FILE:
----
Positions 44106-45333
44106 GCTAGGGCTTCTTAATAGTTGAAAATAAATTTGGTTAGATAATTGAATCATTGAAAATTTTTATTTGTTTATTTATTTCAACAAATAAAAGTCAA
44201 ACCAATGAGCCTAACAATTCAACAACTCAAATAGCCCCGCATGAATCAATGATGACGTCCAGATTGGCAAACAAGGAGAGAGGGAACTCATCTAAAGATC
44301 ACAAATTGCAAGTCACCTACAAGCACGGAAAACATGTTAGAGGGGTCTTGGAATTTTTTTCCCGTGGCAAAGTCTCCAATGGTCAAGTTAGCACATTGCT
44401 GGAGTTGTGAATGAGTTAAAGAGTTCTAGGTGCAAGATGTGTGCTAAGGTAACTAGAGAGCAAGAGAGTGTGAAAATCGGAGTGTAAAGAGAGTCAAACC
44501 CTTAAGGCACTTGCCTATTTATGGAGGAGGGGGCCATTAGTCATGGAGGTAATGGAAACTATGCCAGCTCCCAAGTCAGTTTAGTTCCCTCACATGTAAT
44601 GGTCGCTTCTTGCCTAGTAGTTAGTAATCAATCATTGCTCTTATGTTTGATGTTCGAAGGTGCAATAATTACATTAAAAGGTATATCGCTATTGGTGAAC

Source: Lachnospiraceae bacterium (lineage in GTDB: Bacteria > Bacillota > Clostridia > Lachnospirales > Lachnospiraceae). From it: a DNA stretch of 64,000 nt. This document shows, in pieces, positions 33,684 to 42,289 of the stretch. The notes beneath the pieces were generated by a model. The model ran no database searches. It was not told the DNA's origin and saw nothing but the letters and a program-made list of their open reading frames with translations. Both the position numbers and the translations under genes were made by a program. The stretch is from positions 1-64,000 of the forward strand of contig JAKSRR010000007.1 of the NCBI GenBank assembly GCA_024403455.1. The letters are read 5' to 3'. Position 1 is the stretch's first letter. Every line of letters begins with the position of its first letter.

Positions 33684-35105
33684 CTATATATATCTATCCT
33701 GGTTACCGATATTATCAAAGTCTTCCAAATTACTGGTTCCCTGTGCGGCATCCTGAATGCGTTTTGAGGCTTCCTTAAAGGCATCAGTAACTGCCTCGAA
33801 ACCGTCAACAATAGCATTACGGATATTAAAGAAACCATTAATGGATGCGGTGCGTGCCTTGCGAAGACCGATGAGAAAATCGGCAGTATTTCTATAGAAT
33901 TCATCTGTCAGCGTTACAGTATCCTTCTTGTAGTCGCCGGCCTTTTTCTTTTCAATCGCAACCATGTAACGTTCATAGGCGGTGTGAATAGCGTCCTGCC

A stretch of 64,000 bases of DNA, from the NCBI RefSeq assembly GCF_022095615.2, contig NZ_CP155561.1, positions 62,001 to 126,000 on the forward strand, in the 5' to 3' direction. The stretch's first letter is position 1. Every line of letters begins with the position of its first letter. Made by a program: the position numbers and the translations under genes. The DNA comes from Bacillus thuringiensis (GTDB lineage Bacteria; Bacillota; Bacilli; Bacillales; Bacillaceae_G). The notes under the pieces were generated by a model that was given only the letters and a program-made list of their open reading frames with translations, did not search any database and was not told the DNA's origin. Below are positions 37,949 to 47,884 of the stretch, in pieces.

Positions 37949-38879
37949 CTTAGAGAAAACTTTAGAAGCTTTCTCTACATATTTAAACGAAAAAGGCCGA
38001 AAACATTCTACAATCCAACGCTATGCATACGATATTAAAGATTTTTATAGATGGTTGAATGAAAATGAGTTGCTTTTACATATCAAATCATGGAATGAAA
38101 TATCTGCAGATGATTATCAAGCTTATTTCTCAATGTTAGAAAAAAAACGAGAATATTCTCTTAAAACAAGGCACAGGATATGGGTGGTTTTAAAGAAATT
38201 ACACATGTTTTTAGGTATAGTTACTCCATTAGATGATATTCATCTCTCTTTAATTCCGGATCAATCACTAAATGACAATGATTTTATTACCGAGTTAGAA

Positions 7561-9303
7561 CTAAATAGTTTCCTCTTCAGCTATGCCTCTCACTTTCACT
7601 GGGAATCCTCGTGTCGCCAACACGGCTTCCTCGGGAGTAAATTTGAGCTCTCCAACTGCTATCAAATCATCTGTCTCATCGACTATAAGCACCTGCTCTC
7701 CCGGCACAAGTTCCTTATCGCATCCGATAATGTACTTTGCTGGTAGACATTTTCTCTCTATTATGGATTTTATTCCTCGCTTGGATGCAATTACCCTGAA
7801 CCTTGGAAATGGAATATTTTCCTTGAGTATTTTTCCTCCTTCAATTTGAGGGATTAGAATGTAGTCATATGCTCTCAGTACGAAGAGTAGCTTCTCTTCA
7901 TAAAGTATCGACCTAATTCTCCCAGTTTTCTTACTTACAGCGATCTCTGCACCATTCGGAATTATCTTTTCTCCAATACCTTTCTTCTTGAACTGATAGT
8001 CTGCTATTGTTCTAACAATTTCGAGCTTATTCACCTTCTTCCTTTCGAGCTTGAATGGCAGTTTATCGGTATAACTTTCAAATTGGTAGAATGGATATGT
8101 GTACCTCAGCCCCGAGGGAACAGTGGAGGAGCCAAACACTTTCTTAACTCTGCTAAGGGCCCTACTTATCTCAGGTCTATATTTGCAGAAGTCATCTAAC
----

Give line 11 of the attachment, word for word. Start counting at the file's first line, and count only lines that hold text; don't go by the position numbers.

33701 GGTTACCGATATTATCAAAGTCTTCCAAATTACTGGTTCCCTGTGCGGCATCCTGAATGCGTTTTGAGGCTTCCTTAAAGGCATCAGTAACTGCCTCGAA